Different wiring looms control different electrical components of the car. Do a simple visual inspection to make sure that everything is intact and has not been tampered with.
You’ll likely be able to tell if there’s been any amateur grade work done if there’s any black electrical tape in the area.
You can visually inspect the radiator through the mesh in the front bumper, but with the hood propped open, you can get an even clearer view.
Visually inspect the radiator to make sure there are no cracks or leaks coming out.
Although you may have already verified that the battery works by doing the first steps in the section above, it’s always good to inspect the condition of the battery.
Sometimes you’ll be able to see the battery date code that will give you a clue as to how much life it may have left. Typically, batteries last between three to five years.
While inspecting the date, now is a good time to see if there’s any powder-type buildup on the terminals. This is not alarming, but rather indicates that they could be cleaned up if you do decide to purchase the car.
7. Engine Bay
One of the final things you can quickly check under the hood is the overall condition of the engine bay.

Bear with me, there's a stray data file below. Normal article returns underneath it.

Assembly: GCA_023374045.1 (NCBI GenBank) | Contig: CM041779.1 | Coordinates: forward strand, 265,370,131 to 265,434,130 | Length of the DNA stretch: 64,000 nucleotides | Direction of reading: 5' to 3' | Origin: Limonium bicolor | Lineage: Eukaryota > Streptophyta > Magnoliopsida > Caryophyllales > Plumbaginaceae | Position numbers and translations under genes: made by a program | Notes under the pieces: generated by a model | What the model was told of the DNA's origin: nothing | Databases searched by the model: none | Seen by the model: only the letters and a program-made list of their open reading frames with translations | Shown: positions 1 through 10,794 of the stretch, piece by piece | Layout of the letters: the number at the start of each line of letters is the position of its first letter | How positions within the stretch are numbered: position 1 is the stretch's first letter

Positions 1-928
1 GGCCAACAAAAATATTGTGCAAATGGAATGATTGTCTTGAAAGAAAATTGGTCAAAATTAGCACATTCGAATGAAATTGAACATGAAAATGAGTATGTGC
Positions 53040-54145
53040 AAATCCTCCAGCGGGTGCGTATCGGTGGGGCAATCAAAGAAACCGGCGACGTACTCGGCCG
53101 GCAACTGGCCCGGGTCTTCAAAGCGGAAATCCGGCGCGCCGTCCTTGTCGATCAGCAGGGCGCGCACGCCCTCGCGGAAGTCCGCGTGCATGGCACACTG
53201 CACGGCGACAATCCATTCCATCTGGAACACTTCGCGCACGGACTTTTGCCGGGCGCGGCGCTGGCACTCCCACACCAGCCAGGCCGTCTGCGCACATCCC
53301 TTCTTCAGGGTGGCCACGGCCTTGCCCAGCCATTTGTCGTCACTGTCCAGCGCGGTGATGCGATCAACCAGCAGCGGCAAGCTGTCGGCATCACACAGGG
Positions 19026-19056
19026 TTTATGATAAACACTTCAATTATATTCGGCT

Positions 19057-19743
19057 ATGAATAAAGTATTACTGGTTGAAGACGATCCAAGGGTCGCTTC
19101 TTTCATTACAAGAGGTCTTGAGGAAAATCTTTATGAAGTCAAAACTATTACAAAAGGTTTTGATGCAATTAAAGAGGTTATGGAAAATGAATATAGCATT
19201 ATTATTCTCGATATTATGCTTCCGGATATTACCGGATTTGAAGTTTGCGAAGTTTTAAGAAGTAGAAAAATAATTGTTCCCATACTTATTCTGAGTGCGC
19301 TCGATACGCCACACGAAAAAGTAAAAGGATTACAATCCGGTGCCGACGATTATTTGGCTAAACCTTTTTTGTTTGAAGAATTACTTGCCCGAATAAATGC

You want to see an engine bay that is a bit dirty and has not been recently cleaned. A fully cleaned engine bay that is spotless could indicate that the owner is trying to cover up something.
8. Engine Noise
Once you’ve gone through the steps above, you can now turn on the car and listen for any unusual noises coming from the engine.
Squeaks, rattles, or unusually loud ticking could all be signs that there is something wrong with the engine components—even if the check engine light is not on.
What To Do After You Inspect Under The Hood
If you’ve gone through all the steps above without any glaring issues, it’s time to take it on a test drive.
Do a test drive before purchasing to check on:
- Cooling System
While on the road, check that the car accelerates and shifts smoothly through all the gears. You’ll be able to catch any transmission and clutch issues right away.
Press the brakes while at speed to verify if there’s any vibration or noise.
You’ll also want to make sure you push the car hard once it’s up to operating temperature to make sure it’s not overheating.
Also, take the car through some sharp corners as you’ll be able to tell if there’s any alignment or suspension issues going on. You can also verify this if the car tracks straight without having to maneuver the steering wheel.
Take the car to highway speeds as well since any excess vibrations will not be noticeable at lower speeds.
Once you’ve gone through this entire list, you should feel comfortable on whether you should make that used car purchase.
If you still have any doubts, you can always arrange to take the car to a trusted mechanic for a pre-purchase inspection. They’ll be able to take the car on a lift to dig deeper and identify any things you won’t be able to see while the car is on flat ground.
Like what you just read? Feel free to share this with your friends or on social media to keep the conversation going.See also: Is The Used Car Market Going Down?